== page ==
max breaker size for #6 wire

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  #1  
Old 03-26-06, 12:16 PM
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max breaker size for #6 wire

Hello all,

Thanks for the great information available on this forum.

I would like to know the largest breaker size for a subpanel fed with #6 wire. I plan on a heat pump with a RLA of 40 amps, a 1hp pool pump, a 3 hp pool pump, and a 20amp circuit for oulets and lights. I was hoping a 70 amp breaker would do it. The panel is 100' from the main panel.

Thanks
 
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Old 03-26-06, 12:40 PM
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You cannot put #6 on a 70 amp breaker unless it is THHN/THWN conductors in conduit the whole way.
I myself would use #4cu (or #2al) on a 100 amp breaker for this sub-panel.
 
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Old 03-26-06, 01:06 PM
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I would like to know the largest breaker size for a subpanel fed with #6 wire. I plan on a heat pump with a RLA of 40 amps, a 1hp pool pump, a 3 hp pool pump, and a 20amp circuit for oulets and lights. I was hoping a 70 amp breaker would do it. The panel is 100' from the main panel.


All your pumps are 220V single phase, correct? What size is your main electric service? 200 A--
I aswell would go with a 100 A sub. Pipe it and use copper THHN, for longevity. The outrages prices
we now pay for the wire is due more to the petrolium products used for the insulation, rather than the metals themselfs. If you can swing it, go for it. The over all price difference (wire, equip.etc)
is minimum.
 
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Old 03-26-06, 01:06 PM
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My situation is I already have #6 out to the spot. I took out a hot tub and want to add the items I mentioned. Is that enought to run those items I mentioned?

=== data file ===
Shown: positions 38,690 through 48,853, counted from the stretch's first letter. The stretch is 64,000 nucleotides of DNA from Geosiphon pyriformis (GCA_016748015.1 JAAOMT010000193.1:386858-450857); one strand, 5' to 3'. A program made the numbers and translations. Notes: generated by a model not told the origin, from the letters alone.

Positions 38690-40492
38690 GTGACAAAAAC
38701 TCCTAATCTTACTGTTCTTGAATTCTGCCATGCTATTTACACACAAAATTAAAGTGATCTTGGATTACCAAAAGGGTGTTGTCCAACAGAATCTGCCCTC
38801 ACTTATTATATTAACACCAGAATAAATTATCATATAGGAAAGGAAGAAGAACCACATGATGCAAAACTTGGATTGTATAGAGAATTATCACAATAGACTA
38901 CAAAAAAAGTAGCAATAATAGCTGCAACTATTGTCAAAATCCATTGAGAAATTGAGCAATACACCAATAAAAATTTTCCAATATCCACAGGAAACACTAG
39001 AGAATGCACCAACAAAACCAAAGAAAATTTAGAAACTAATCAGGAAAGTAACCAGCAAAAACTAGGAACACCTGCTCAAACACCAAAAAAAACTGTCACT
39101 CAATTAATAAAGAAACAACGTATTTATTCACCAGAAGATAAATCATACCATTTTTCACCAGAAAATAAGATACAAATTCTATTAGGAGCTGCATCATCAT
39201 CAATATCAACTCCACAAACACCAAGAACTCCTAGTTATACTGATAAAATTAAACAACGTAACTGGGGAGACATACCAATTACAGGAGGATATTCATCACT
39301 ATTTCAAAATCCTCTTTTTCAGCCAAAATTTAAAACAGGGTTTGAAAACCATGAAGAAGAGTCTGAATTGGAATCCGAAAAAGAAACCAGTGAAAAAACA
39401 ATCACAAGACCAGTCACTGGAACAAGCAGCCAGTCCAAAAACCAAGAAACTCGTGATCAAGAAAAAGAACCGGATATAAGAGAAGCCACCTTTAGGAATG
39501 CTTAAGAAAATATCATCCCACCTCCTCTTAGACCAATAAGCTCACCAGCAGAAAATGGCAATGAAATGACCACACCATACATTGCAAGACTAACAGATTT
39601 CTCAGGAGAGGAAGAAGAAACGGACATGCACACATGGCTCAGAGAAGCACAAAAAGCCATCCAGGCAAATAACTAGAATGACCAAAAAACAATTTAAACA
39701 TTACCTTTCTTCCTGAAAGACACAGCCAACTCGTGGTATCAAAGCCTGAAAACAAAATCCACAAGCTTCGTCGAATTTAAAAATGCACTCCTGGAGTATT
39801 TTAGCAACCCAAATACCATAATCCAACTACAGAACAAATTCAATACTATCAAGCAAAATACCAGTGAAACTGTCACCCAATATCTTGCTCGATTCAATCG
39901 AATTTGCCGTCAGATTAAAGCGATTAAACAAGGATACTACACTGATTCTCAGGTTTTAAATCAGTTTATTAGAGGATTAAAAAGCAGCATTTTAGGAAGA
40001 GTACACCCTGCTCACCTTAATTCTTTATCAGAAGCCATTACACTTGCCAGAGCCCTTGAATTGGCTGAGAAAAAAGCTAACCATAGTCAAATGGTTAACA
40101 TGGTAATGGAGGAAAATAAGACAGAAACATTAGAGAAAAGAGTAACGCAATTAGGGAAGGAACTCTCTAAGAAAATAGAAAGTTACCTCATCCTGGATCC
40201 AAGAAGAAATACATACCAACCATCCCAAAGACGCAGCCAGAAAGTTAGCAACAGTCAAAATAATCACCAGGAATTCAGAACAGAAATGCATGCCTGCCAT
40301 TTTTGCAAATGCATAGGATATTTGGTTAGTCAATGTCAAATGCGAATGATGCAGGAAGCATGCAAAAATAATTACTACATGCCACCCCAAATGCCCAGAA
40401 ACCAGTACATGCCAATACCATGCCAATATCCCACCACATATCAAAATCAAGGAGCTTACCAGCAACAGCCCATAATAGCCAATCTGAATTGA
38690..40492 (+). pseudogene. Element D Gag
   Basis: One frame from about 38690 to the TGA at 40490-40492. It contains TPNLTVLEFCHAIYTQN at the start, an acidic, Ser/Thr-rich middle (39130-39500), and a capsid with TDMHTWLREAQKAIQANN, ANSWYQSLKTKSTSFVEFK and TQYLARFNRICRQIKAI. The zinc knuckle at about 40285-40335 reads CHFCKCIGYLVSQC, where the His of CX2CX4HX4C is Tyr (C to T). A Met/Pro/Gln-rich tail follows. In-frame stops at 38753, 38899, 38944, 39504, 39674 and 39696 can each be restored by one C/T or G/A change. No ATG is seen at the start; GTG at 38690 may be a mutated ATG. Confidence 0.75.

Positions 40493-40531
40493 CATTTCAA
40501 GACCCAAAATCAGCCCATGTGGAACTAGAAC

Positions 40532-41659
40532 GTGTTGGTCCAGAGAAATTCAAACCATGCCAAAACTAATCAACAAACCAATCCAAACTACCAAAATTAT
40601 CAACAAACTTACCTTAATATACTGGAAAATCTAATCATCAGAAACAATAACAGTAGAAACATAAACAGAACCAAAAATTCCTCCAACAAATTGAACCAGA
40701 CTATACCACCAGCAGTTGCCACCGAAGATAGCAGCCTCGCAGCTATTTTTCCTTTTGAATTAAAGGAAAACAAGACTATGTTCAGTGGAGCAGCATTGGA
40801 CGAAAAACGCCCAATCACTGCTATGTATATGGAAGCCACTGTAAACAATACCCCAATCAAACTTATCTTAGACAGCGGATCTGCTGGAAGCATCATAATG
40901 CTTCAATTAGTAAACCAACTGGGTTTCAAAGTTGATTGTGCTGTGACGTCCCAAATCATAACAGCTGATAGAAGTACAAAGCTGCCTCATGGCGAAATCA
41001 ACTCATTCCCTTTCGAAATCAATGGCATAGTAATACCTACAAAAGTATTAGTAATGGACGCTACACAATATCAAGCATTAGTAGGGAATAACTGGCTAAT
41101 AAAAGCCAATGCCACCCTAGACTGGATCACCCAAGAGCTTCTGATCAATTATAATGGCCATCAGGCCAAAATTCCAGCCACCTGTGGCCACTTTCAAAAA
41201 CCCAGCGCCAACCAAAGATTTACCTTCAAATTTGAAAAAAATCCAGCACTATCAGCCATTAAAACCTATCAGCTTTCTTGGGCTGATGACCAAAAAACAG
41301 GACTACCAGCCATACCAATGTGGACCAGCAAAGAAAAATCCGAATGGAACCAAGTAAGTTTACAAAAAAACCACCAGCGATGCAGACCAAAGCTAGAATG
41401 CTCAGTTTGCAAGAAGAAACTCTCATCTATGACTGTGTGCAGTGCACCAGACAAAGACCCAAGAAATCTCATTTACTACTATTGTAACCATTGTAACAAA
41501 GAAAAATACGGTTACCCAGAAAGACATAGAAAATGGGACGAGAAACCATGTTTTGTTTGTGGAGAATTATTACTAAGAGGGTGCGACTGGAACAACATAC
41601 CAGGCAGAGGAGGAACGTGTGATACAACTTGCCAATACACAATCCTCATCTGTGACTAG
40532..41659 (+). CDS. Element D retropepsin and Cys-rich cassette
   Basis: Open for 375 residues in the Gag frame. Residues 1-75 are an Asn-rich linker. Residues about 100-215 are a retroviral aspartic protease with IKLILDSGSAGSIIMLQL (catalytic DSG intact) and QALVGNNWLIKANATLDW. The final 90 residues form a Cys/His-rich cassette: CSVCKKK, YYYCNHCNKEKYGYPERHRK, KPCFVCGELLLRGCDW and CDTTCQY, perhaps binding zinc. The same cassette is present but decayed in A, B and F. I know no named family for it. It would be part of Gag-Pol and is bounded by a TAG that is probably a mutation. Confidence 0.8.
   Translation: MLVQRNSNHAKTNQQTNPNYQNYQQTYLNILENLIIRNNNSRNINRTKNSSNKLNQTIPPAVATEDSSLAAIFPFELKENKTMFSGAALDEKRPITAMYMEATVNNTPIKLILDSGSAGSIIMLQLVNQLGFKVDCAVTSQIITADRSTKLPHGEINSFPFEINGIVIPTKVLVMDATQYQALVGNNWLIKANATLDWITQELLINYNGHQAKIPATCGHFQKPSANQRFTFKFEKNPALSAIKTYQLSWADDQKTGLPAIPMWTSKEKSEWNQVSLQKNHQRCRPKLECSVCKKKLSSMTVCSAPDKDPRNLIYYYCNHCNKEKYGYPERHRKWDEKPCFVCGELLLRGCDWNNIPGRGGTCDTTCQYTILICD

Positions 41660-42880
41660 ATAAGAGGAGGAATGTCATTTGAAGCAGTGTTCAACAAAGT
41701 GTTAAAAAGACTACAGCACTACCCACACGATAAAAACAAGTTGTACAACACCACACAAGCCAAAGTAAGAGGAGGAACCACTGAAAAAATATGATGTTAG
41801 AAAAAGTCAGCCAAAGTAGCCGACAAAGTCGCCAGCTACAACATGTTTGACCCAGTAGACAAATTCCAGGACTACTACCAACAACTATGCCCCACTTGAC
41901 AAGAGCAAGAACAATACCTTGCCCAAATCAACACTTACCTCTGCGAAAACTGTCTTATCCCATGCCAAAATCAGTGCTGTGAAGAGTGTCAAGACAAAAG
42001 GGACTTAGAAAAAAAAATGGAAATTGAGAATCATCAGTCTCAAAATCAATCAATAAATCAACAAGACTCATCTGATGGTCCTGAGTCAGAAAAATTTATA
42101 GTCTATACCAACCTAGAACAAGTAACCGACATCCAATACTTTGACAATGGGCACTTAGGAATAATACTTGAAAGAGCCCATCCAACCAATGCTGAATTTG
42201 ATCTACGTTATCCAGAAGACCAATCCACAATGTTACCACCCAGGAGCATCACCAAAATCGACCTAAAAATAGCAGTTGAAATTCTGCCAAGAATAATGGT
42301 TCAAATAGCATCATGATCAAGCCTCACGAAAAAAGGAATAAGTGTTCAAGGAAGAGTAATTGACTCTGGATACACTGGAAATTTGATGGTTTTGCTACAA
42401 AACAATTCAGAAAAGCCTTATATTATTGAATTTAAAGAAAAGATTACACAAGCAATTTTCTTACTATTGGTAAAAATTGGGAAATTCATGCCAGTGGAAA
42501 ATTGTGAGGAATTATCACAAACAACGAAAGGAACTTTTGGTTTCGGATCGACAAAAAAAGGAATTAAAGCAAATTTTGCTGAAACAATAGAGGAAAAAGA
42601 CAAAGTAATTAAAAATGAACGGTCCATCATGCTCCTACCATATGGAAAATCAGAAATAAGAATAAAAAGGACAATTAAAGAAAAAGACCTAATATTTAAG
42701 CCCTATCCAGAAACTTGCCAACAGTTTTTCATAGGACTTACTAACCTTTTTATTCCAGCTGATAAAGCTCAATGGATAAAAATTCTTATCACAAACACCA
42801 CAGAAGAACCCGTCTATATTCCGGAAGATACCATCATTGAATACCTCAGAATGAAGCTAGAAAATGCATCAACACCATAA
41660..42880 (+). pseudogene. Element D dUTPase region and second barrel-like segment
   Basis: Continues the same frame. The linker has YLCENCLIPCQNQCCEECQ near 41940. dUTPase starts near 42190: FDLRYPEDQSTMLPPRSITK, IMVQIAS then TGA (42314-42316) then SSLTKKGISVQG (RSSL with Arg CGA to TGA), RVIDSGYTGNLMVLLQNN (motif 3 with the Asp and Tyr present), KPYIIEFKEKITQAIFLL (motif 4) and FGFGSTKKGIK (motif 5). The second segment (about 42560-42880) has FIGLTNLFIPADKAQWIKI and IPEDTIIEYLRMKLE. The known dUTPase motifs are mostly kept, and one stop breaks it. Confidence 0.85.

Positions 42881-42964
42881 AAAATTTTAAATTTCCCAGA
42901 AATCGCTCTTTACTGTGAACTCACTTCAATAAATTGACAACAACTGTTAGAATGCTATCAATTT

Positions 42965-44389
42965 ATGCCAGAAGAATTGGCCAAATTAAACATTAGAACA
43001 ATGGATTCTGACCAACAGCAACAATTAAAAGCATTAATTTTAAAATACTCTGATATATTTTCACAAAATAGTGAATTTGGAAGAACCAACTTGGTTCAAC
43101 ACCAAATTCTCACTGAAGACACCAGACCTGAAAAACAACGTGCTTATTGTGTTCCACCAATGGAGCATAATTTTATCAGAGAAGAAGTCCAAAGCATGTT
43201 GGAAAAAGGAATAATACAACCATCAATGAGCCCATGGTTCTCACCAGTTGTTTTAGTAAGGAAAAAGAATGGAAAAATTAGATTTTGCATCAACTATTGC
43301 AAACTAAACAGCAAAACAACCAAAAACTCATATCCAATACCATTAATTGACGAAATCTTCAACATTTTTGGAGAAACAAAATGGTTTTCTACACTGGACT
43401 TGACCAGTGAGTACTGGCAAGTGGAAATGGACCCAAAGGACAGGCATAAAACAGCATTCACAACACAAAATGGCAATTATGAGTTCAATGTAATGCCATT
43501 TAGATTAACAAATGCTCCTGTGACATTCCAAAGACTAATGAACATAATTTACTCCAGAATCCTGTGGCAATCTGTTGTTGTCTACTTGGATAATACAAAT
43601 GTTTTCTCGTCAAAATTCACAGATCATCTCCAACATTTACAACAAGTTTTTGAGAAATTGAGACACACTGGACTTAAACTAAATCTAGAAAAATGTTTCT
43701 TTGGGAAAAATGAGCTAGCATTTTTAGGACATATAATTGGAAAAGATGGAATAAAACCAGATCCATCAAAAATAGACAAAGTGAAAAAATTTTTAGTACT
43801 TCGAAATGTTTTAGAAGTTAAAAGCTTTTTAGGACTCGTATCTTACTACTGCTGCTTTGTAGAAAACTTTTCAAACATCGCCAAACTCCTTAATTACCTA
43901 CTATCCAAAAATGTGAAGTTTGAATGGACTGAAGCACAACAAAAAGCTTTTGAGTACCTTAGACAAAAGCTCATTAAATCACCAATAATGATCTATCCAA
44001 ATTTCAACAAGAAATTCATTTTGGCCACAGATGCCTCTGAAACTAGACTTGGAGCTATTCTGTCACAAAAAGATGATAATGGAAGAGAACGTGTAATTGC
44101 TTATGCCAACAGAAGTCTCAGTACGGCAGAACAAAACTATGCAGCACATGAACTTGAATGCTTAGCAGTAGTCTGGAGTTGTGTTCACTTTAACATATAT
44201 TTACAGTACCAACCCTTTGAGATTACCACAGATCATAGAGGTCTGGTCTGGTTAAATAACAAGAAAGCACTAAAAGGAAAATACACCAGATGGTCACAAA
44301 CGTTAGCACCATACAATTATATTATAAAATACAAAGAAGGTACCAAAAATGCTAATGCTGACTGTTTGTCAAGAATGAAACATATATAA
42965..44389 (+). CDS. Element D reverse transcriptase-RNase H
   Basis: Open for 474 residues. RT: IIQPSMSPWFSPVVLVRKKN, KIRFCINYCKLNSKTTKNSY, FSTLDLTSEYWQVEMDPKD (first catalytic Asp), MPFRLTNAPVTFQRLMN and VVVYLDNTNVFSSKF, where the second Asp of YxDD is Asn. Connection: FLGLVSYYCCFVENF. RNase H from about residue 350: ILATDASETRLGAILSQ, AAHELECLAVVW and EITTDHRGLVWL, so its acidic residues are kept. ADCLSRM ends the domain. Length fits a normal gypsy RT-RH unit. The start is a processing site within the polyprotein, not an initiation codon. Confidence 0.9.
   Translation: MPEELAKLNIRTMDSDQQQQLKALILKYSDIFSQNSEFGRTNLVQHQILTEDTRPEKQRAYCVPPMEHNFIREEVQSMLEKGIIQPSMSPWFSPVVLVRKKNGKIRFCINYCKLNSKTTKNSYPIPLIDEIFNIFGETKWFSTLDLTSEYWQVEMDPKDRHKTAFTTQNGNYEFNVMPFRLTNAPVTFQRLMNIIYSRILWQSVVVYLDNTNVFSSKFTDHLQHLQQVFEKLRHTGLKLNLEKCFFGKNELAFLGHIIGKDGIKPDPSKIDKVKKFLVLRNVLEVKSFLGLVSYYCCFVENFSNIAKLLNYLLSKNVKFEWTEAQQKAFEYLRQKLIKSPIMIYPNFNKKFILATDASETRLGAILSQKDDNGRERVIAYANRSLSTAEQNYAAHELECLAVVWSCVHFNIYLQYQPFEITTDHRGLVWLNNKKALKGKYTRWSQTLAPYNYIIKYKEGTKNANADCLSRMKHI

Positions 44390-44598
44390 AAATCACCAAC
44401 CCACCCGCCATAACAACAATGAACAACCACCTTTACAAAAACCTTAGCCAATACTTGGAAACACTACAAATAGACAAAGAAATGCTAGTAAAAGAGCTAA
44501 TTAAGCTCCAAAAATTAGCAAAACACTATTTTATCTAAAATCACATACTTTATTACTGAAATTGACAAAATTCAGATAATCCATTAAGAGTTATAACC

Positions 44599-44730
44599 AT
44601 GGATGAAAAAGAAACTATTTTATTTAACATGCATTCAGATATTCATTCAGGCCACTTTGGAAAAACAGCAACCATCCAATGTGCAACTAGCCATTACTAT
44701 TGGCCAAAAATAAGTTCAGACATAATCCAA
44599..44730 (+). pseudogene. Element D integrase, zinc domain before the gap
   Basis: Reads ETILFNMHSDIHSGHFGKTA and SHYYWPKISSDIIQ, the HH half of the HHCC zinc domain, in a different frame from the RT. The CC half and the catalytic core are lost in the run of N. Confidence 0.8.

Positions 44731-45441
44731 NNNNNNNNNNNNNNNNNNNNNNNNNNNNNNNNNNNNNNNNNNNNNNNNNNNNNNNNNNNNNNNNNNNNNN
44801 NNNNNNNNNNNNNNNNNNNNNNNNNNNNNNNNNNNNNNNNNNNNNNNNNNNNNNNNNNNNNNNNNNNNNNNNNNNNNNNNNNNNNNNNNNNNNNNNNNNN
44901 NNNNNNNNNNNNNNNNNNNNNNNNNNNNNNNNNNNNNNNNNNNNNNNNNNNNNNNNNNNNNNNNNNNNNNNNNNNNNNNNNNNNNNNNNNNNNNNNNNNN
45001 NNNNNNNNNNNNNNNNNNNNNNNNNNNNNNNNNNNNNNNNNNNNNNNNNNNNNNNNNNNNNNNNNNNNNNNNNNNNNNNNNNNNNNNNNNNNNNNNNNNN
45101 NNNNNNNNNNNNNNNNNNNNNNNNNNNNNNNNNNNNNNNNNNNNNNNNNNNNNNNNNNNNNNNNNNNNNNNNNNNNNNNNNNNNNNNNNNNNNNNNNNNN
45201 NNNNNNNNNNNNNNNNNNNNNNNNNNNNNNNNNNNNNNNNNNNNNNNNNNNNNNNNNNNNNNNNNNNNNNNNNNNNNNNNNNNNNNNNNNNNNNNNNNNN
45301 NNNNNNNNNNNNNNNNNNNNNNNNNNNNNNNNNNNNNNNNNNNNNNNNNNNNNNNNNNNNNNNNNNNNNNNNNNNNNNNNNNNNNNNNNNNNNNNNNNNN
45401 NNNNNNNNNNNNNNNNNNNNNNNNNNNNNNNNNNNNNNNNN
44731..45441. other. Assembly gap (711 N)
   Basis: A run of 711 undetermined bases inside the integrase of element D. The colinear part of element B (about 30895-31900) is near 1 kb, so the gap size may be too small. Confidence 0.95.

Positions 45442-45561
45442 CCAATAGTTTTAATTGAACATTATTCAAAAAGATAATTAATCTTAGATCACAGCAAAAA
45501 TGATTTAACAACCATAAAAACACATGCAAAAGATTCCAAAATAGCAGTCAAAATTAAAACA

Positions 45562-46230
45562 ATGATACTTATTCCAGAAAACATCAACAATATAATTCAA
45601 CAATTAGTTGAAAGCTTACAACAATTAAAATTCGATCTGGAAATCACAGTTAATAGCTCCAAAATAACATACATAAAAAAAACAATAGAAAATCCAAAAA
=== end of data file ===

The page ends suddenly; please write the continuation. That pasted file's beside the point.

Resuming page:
Thanks
 
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Old 03-26-06, 01:12 PM
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Well that does change things some. What is the wireing method in use now for the #6s? Is it pipe, what size? How many conductors to the location? Get the FLA ratings of all the motors and voltages.
 
  #6  
Old 03-26-06, 01:32 PM
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If you want all that equipment to run at the same time, your existing #6 probably won't suffice.

If you use #4 feeder and a 100A panel, you'll have capacity now and in the future.

Of course, you'll need larger conduit which mean digging it up.
 
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Old 03-26-06, 01:43 PM
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It is #6x3 w/ground through the attic, then piped about 50' to the location. The 1hp is about 8amps and the 3 I will have to check on. Probably 12-15 amps.
 
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Old 03-26-06, 01:44 PM
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220vt motors. 3/4" pipe
 
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Old 03-26-06, 02:06 PM
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That #6 is only good for 60 amps MAX.
 
  #10  
Old 03-26-06, 02:14 PM
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Yeah, I know I'm pushing it. Maybe I will go for a gas heater instead of a heat pump.
 
  #11  
Old 03-26-06, 02:16 PM
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The ampacity of 6/3 NM is 55A, and that is presuming no thermal derating for the attic run. IMHO this cable is barely enough to run the heat pump once you consider the attic temperature. If your calculated load is less than 55A, and there is no derating, then you may protect this wire with a 60A breaker.

The total of all the loads that you describe rather exceeds 70A. You will need to replace this feeder to run all of the loads that you describe.

You may be able to re-use the 'pipe' itself to carry the new conductors, however it will be dicey. You will need to determine _exactly_ what type of conduit it is, and the exact 'trade size'. This is because different types of conduit have different internal areas for the same 'trade size'. Also 'trade size' is only loosely related to the actual diameter, for example 'trade size 1/2" EMT has roughly a 3/4" outer diameter.

-Jon
 
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